Now don’t get me wrong, I’m not criticising anyone here, but I just really wanted to see what people feel about the subject. Do you think that there is things that could go wrong when organising in this way? Do you have any ideas about a piece that you’d like to create? Do you think that some of these sites are too heavily monitored?

One of the only reservations I think there is about organising things this way is the slightly unsure feeling about anything arranged over the internet. No matter how many “confirmed guests” there is, there is always a slight inkling that no one will turn up without some real human contact. Never the less I still think that the internet holds a massive potential for some artistic mischief. Ideas anyone?
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Saturday, 15 November 2008

Little Gems




(Image from 'In the way of things' Damien Griffiths)
Last week I took a group of A level photography students from Leyton into Shoreditch to sample some of the lesser known galleries that make up Photomonth this year. Most of the students hadn't visited exhibitions in spaces like these before & it is a bit of a gamble taking teenagers on a such a trip, rather than a safer option like the Tate for example, although the level of intimacy at these smaller galleries can create a higher level of educational value than that offered at bigger institutions. I think it's important to introduce students to alternative spaces that they wouldn't really know about or have had the confidence to visit before, let alone press that buzzer! I was slightly nervous as to how they would respond to our outing, there'd be a fair bit if walking (at student/snail pace) in the rain, and if they didn't like the work they'd find it all a bit pointless, & there's not much worse than dragging 22 miserable teenagers around London in the rain!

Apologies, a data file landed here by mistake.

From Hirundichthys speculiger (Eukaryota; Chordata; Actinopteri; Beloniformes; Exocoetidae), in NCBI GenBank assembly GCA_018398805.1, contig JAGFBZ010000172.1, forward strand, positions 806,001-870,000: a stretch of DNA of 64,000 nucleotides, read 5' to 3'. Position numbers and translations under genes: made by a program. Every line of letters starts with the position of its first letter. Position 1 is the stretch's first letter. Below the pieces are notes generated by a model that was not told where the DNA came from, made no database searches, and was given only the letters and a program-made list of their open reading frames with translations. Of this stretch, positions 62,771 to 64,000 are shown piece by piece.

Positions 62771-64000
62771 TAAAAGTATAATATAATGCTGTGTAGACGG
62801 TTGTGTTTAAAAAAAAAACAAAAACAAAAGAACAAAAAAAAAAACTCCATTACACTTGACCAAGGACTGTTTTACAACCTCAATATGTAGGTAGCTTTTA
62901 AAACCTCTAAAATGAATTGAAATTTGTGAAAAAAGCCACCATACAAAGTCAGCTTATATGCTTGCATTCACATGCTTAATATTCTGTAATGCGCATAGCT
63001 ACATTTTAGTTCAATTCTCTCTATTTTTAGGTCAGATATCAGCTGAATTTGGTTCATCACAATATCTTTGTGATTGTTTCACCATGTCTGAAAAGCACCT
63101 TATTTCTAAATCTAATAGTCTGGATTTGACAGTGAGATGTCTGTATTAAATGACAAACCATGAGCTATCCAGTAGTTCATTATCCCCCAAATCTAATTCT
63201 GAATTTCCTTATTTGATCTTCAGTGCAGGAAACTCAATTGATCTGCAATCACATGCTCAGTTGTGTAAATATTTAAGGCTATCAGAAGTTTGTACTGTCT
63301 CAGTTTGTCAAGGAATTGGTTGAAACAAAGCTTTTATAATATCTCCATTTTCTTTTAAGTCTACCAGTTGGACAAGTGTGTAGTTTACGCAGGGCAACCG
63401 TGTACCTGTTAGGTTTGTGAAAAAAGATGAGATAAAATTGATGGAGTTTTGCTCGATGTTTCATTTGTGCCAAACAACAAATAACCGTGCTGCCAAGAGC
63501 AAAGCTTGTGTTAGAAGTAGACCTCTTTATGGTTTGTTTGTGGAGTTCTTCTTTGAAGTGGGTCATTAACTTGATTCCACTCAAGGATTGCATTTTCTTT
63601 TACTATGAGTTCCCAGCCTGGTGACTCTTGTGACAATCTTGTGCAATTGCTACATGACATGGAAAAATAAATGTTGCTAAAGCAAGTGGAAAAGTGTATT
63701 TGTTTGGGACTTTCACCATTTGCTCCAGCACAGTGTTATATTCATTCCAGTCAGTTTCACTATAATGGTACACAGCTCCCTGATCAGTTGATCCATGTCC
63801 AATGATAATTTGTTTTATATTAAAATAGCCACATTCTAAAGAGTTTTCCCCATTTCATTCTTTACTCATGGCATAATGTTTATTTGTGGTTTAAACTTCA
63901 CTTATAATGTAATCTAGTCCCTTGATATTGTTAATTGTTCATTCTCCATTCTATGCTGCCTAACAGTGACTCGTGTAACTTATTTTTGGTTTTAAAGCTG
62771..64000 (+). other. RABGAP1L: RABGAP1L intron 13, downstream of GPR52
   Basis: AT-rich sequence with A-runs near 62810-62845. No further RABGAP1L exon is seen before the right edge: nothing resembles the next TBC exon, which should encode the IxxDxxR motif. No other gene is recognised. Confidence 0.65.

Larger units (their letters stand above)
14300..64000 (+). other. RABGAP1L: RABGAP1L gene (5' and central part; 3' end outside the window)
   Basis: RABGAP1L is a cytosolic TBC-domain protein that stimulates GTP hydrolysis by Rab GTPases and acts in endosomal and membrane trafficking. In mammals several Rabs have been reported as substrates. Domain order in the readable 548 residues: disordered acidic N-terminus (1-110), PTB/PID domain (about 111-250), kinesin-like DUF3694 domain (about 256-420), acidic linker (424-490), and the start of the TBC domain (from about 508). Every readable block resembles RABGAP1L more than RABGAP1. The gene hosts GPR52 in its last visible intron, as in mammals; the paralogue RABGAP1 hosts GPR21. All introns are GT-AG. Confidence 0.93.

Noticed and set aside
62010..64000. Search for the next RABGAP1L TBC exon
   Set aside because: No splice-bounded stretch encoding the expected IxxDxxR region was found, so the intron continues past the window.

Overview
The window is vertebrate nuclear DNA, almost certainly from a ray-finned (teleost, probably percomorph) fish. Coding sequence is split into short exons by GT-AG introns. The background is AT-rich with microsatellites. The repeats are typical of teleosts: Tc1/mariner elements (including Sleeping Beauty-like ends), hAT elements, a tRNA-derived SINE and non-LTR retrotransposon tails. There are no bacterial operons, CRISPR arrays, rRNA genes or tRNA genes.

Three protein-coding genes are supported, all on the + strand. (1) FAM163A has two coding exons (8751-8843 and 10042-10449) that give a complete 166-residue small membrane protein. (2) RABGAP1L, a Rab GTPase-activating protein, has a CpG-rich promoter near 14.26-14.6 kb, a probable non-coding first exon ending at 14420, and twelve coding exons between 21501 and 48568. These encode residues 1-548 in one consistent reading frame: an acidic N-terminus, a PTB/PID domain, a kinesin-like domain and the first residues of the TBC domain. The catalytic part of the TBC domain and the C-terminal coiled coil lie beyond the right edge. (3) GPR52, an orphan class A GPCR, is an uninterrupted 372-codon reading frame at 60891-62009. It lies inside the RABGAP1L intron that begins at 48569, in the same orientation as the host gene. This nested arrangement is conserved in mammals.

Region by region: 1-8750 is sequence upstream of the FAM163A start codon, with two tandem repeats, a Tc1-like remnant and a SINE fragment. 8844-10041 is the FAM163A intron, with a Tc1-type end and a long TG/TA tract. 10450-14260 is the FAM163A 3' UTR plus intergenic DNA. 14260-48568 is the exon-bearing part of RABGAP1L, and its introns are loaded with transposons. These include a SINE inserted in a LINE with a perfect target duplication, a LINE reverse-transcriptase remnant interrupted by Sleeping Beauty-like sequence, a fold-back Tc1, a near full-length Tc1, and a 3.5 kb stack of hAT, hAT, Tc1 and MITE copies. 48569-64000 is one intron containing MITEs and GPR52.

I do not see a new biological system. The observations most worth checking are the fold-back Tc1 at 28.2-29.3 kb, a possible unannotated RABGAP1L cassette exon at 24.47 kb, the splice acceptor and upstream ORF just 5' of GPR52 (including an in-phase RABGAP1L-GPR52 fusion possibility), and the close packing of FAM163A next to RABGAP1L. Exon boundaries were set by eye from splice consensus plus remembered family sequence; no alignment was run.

The first exhibition we visited was Tom Hunter 'Are you being served', a small show at the V&A childhood museum. My concern as to the success of the trip grew as the students didn't really engage with Hunter's images of east London shops and their keepers, despite its social-cultural content, the work was a little mundane in comparison to his usual contemplative photographs of people on the periphery of society in the east-end. But as we were in a museum, the students were able to go off & find other areas of interest or a corner to hide in! In this case I was both relieved that there were other things that the students were more interested in and could explore for themselves, but on the other hand I was disappointed that they didn't spend more time studying the photographic work. Some of the group had not found anything of interest (ce la vie), & my concern grew as I knew there'd be less on offer at the rest of the galleries, teenagers can be so difficult to please! Next stop was the Gallery Cafe on Old Ford road for 'A walk on the wild side' showing photos of drag queens and counter culture. We piled into the bustling little restaurant & peered over & around the diners to see the work, it was a little awkward at first, with people eating &; relaxing as there were so many of us, but the students soon loosened up & started to study & discuss the work, sitting amongst the cafe goers & in the sofa area. It was probably a combination of the slightly garish content of the photographs & the ambiance of the location that got them involved. This is more like it I thought! A bus up Hackney road & a walk up Columbia road to the Shipton gallery, which is literally someone's living room. I'd called in advance to warn the owner of our imminent arrival & he gave us a very warm welcome as we crammed into his 'lounge', saying he'd offer us a cuppa if he had a kettle big enough. Conversation flowed & questions were answered, the students seemed comfortable in such informal settings & our host Peter was happy to have us break up his afternoon of DIY. Next we slowly snaked our way through the streets of Shoreditch & made our way to Redchurch street. I was aware that we'd probably spent more time on foot than in actual galleries but the group were in high spirits & were enjoying taking in the environment, it's surprising how few of our students have ventured out this way despite living in east London for many years. Studio 1.1 was our next stop, 'In the way of things' by Damien Griffiths, a conceptual installation of mundane, some might say boring photos. My initial thoughts were "oh dear they're not gonna thank me for bringing them all the way in the cold & wet for this!" But upon arrival, we were greeted by 2 men from the gallery who were keen to explain the ideas behind the show, they gave a short talk which fueled our interest. The work considers the photo as image & as object, playing with elements of scale, juxtaposition & variations of mounting, 'demanding the viewer's attention, yet parrying it at the same time'. The students really got into it & made intelligent associations, conversation was energetic, the gallery alive with their responses to the work. This is what art should do & the curators were quite taken with my rabble of east London adolescents, saying they'd fill the artist in on our visit, as he'd appreciate the feedback. Again I think that the intimacy of the gallery & the enthusiasm of the people there helped make the experience. We finished up on Leonard street at AOP for 'Polaroid Retrospective', which was a bit more white space & full of seductive images. Then finally Pure Evil gallery, where we were warmly welcomed again & allowed to explore the basement while they were setting up for my friend Twinkle's private view.